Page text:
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19074

Antique Pair of Fu Lions
Item No. 19074

19th Century, Buddhist, China
Lacquer over Wood with Gilt
12.5" x 3.5" x 7.25"
( 31.75 x 8.89 x 18.415 cm)
(H x W x D)

This pair of lacquered woodcarvings represents fu lions, symbols of valor and energy. As the lion is not indigenous to China, when Buddhism was introduced to China, artists were called upon to portray images of the lion as the defender of law and protector of sacred buildings, even though they had never seen a lion in real life. A prototypical model of the lion was adapted and used by artisans throughout China in which the lion is represented sejant--either with both of the fore feet on the ground or one foot raised in a menacing attitude in order to scare off demons. Since lions are guardians of Buddhism (The Buddha’s name Shakyamuni means prince of the lion clan), they were often made to look fierce, but often with a touch of whimsy. As is customary in carvings of fu lions, the artist here tried to achieve a fierce stance by depicted the lions with their mouths open and teeth bared and with bulging eyes staring out below bushy brows and pricked ears to ward off potential evil.

This is a pair of male fu lions, since they both hold their front paws on top of an orb or brocaded ball which represents the jewel of the law, a pearl, or an egg. Fu lions are symbols of superhuman strength and protectors and mounts of holy beings. Carvings such as these, or in larger sizes, would appear on home altars and as decorative architectural elements. In this pair, their large wing-like ears are pricked up in attention. The fierce stance is depicted by the lions’ open mouths, bared teeth, bulging eyes below bushy brows and pricked ears to ward off potential evil, but with tongue hanging out as a gesture of friendliness. The mane, which originates on his head and extends over his back, falls in tresses around his body. Each stands on a waisted pedestal bordered with stylized lotuses.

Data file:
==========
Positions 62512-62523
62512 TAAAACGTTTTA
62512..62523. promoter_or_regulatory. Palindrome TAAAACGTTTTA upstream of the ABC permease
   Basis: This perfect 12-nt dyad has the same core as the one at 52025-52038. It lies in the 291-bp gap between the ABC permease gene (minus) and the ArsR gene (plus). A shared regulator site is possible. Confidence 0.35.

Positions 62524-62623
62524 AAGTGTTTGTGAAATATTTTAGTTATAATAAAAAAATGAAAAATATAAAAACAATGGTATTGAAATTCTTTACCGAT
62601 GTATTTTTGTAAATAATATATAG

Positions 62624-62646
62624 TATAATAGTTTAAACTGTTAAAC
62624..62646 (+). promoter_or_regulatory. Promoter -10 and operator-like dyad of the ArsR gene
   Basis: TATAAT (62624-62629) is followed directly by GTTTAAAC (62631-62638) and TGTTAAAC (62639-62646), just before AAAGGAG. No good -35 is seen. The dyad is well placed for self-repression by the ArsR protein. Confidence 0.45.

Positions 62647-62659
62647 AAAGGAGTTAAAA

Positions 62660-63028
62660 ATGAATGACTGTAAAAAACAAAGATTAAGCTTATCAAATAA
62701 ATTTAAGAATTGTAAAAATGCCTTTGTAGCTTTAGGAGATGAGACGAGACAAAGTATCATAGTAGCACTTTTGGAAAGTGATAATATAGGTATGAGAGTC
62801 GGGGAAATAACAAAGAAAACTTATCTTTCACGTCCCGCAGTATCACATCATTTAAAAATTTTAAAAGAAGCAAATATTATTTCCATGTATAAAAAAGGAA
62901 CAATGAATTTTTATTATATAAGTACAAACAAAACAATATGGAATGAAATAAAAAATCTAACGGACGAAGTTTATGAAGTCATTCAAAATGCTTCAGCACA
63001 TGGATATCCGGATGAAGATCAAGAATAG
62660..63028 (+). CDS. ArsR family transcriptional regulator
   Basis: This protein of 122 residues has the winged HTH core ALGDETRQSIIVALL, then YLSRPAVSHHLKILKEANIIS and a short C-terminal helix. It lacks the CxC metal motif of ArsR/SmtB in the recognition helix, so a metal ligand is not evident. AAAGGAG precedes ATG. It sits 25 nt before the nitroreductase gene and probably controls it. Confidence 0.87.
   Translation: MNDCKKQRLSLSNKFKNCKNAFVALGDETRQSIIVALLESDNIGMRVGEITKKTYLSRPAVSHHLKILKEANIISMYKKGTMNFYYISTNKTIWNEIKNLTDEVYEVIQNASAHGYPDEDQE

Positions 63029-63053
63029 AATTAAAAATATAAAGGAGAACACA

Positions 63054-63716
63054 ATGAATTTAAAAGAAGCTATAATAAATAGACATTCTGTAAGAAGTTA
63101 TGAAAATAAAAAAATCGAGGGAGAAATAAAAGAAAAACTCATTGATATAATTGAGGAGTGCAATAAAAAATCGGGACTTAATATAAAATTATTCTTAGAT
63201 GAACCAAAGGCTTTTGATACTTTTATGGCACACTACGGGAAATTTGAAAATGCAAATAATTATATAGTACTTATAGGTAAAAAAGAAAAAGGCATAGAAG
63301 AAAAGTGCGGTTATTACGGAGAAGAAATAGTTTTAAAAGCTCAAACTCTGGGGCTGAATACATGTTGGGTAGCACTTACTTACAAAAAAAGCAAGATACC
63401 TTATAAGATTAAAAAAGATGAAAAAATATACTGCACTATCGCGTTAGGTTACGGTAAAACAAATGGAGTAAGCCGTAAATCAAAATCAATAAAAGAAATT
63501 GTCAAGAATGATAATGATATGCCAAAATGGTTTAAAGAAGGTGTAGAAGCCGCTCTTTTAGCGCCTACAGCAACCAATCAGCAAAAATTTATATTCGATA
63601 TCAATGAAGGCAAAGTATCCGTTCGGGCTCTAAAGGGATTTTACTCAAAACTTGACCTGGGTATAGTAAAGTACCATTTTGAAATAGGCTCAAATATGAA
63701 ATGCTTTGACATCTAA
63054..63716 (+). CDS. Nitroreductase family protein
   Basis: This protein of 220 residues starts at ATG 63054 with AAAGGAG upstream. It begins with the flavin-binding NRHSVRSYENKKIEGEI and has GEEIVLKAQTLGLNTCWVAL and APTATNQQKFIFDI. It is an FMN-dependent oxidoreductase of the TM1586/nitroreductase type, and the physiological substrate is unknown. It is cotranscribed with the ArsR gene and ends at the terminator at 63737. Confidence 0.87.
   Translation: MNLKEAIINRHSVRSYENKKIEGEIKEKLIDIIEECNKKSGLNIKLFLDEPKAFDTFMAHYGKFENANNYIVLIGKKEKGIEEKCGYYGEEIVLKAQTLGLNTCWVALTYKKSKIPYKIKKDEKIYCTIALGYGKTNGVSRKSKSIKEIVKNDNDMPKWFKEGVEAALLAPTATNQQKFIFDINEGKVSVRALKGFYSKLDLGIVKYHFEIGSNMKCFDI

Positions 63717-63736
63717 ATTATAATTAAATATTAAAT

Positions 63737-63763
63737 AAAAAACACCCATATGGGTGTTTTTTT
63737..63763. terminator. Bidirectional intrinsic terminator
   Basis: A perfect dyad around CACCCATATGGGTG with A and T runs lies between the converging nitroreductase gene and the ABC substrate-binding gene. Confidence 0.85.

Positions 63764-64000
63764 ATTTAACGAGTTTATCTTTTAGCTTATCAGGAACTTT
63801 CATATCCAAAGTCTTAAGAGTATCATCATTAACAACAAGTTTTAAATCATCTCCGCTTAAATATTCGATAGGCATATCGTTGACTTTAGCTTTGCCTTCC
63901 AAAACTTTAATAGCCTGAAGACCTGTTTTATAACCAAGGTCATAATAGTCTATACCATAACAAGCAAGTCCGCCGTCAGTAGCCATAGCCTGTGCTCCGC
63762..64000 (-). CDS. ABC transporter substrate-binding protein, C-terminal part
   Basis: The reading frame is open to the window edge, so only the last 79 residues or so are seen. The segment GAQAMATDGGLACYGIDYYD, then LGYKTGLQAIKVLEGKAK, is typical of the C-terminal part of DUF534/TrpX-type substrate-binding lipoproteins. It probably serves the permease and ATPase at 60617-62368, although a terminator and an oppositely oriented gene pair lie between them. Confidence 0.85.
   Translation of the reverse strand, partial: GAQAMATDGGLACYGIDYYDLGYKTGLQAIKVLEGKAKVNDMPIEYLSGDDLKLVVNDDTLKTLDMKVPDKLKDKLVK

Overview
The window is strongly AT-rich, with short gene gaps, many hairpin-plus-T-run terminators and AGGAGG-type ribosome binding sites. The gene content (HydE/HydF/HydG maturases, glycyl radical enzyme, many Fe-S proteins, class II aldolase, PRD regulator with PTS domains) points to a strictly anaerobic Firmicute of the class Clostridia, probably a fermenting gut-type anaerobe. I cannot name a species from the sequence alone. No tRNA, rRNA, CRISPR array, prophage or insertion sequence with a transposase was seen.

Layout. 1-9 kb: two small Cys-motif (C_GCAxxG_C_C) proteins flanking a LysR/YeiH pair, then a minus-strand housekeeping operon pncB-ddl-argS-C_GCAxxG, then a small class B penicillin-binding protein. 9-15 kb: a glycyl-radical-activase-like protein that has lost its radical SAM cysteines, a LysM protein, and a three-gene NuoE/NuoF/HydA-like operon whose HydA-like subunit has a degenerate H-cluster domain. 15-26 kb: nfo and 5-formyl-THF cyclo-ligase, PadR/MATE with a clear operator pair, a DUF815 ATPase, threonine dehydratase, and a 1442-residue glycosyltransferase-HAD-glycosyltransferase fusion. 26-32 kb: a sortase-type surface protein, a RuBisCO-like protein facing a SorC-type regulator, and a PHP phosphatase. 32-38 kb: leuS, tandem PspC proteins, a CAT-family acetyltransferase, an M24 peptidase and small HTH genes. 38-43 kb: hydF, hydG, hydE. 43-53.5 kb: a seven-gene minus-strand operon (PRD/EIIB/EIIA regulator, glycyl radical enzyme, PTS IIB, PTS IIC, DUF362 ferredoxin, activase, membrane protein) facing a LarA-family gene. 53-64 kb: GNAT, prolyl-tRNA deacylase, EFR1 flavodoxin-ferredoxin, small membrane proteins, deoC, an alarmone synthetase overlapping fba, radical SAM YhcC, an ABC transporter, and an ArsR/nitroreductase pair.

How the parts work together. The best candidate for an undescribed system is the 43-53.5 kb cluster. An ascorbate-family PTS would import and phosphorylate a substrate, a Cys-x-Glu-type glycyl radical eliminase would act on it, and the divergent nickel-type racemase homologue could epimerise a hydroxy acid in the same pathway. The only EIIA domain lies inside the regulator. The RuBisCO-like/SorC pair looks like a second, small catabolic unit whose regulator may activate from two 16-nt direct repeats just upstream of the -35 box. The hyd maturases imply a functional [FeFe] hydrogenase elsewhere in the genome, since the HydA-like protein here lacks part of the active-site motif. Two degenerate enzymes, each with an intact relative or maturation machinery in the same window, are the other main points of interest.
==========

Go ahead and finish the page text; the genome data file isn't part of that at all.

This pair of fu lions, symbols of valor, holds their front paws atop an orb or brocaded ball representing the jewel of the law or a pearl. Since lions are guardians of Buddhism, they look fierce, but with a touch of whimsy.

Select for detailed information about Chinese Fu Lions.

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